else (either directly or indirectly), should include complete and correct
documentation.


Of course. However, if my IDE tells me that
the function whos name I'm just typing is
virtual, I expect the class it belongs to
to be designed so that this function can be
overridden, because that's what virtual
functions are for. If I would find out
through the documentation, that this isn't
true, I would push really hard that we throw
the damn thing out the window and get a more
sensible designed lib.
It is extremely difficult (at best) to determine expected behavior from
prototypes and definitions alone (meaning, no documentation, *NO* comments).
If *you* can take naked prototypes and definitions and understand the usage,
behavior, and characteristics of the interface, then you are in a definite
minority. Personally, I rely heavily on the documentation.
Let's see... I just now have time to read
(and post in) this ng since I have changed
a header and need to re-build. I am working
at a kind of universal config file reader
that you can register functions with which
will get called when specific strings are
found in a config file. What I just did was
to add this function:

void readConfigFile( std::istream& is);

Would you look up the docs on this?
And what if I tell you that what actually I
inserted into the header is this

/*! \brief This reads a config file and calls the appropriate
** functions with the converted arguments for each
** feature string found
** \param is <==> config file to read
*/
void readConfigFile( std::istream& is);

Would you still want to look it up??

And now suppose, this function would do
everything as described, but pass the
arguments for the functins it is supposed
to call in the wrong order. Would you
still insist that, if the docs tell so,
that would be fine???

No no.
I expect to read your headers, see and
recognize common patterns, understand
your identifiers, and use this interface
as it is with as little need for looking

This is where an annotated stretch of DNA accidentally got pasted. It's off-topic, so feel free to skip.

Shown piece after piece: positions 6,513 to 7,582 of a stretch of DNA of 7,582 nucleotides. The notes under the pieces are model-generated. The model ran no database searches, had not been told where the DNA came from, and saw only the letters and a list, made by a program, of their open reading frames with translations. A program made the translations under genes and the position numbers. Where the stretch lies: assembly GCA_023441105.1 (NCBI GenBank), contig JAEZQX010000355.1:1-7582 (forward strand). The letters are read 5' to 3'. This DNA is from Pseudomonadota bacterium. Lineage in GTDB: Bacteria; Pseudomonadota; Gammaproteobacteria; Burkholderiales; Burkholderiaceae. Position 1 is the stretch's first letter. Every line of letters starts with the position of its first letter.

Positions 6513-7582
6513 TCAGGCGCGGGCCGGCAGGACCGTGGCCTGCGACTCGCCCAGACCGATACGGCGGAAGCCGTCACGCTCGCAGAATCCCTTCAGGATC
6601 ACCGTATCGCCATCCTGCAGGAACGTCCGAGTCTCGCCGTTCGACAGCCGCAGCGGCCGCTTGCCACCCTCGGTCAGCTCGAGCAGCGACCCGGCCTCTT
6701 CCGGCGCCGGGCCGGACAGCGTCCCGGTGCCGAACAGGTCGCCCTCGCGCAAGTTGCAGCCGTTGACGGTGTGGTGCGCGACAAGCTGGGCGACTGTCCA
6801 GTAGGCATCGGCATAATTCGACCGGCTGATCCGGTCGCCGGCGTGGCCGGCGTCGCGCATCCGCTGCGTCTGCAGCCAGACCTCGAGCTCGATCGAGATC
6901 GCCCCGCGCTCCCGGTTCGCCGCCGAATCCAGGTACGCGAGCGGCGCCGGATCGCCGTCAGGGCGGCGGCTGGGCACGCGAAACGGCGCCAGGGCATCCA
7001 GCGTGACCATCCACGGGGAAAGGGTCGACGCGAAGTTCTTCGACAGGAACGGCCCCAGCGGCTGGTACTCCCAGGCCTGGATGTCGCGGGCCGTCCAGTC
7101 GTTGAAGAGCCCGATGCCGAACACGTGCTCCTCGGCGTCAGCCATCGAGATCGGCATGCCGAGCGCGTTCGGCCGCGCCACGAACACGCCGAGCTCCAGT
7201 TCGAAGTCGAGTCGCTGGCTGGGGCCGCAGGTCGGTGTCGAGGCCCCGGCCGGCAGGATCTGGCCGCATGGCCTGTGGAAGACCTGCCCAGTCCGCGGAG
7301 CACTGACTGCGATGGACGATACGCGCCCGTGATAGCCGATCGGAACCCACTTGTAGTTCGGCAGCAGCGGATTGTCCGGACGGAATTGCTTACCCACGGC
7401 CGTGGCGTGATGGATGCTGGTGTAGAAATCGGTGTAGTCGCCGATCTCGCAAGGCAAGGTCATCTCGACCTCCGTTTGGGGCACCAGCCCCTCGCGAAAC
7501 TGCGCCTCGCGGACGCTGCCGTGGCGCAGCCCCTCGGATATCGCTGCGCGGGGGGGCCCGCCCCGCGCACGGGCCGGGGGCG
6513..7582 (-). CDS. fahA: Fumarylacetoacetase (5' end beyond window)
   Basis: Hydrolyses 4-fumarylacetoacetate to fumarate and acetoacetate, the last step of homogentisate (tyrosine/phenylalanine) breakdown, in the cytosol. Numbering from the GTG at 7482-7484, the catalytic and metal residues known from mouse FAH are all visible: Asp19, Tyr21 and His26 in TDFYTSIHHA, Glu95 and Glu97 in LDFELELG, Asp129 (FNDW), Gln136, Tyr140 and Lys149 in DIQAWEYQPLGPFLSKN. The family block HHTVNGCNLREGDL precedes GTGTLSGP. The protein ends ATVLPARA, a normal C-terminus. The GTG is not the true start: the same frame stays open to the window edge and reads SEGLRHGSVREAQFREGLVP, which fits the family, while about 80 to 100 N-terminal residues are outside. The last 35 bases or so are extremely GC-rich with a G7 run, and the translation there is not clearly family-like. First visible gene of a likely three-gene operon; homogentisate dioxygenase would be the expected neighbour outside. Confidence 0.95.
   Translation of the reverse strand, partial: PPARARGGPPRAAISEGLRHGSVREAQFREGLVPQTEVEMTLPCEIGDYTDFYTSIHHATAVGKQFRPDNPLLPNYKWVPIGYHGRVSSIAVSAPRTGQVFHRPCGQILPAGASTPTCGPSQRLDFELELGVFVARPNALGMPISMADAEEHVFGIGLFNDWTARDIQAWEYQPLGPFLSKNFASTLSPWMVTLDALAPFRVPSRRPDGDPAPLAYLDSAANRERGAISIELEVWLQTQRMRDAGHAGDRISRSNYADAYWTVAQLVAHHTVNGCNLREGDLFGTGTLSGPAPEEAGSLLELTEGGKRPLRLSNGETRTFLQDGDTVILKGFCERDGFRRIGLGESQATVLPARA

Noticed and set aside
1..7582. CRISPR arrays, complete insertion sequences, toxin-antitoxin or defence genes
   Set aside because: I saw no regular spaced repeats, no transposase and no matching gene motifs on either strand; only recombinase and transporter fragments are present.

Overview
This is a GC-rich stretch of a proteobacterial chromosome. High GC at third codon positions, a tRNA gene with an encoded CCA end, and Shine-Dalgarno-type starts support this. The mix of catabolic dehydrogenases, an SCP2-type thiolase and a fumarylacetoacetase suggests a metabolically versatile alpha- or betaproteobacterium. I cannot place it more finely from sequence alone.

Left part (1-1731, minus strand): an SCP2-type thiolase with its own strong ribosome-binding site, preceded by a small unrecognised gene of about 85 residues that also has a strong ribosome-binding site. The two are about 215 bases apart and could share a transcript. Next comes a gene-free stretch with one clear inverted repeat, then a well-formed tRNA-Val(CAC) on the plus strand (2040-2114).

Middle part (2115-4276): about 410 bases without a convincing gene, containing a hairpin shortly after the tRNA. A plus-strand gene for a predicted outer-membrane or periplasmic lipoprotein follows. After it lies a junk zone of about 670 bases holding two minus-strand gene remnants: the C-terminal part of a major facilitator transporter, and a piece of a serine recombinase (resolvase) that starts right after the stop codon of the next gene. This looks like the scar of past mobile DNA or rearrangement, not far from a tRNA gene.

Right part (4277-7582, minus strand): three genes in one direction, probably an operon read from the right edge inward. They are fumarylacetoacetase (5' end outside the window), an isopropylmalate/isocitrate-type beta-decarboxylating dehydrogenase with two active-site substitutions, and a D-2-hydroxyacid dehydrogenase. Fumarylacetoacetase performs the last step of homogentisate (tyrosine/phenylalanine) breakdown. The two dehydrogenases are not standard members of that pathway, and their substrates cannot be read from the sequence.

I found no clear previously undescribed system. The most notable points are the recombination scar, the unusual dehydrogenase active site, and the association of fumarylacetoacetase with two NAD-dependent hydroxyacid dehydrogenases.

it up in the docs as possible. [...]
This still holds.
[...]


Schobi

--
Sp******@gmx.de is never read
I'm Schobi at suespammers dot org

"Sometimes compilers are so much more reasonable than people."
Scott Meyers
Nov 15 '05 #155
Bret Pehrson <br**@infowest. com> wrote:
Ah, "I am ignorant so you can't touch me".
Try re-reading. My original point was that you can't assume anything about
performance, because it is strictly tied to the implementation (and underlying
hardware).


You can assume that non-functions will
most likely have less, and never will
have more overhead than virtual functions.
I have yet to read *anything* in either the C or C++ spec that deals w/
performance. The thread is about the positives and negatives of MI, not
implementation-specific or performance.
> The only reason to make a function virtual is to allow it to be
> overridden. Overriding a function is changing behaviour.
Not true.


And then you provide an example demonstrating just what you are denying.


Nay, my good friend. My example does NOT change the behavior of the
**CLASS**. Perhaps you would care to elaborate as to why you think it does...


Suddenly your class causes a log file
to be written. Or another entry into
the log system. Or the trace might fail
and throw. Or...
Documentation should be the second line of support. Your code is the first.


You code is the first line if you are working *in the code*. Although not
explicitly defined as such, this thread has been primarily limited to the
presumption that only the interface is avaialble (i.e. header files). My
documentation comments are based on that.


I think Martin meant this. Declarations
_are_ code, after all.
[...]
Excluding the 'dreaded diamond' issue of MI, can someone substantively say why
MI should *NOT* be part of a language???
I couldn't. But then I hadn't read anything
against MI in this thread.
[...]


Schobi

--
Sp******@gmx.de is never read
I'm Schobi at suespammers dot org

"Sometimes compilers are so much more reasonable than people."
Scott Meyers
Nov 15 '05 #156
.. <.> wrote:
[...]
Ofcourse C++ is still used but watch C# take the mainstream applications and
C++ for specific interop and time / memory critical applications. [...]

There is more to this. A lot, actually.

There is billions of lines of C/C++ code
out there that nobody will rewrite in C#
(or whatever the mainstreamers consider
today's mainstream language). This not
only needs to compile, it also needs to
get fixed and extended.
There is billions of line of C/C++ code
that is (also) compiled and used on other
platforms than Windows. C# doesn't help
with these at all. While Windows (and thus
maybe .NET someday) might be the main
platform that you and I use, that doesn't
mean it is all there is.

The shop I work for has a lot of code that
runs on Win9X, NT, 2k, XP, MacOS Classic,
MacOSX, Linux, and BSD, using half a dozen
C++ compiler/std lib compinations. And a
lot of it runs either as plugin for various
applications or as a standalone app. There
is no critical performance contraints on
our apps (other than the usual "the faster,
the less the users have to wait"). Still --
.NET and C# are out of question.

Schobi

--
Sp******@gmx.de is never read
I'm Schobi at suespammers dot org

"Sometimes compilers are so much more reasonable than people."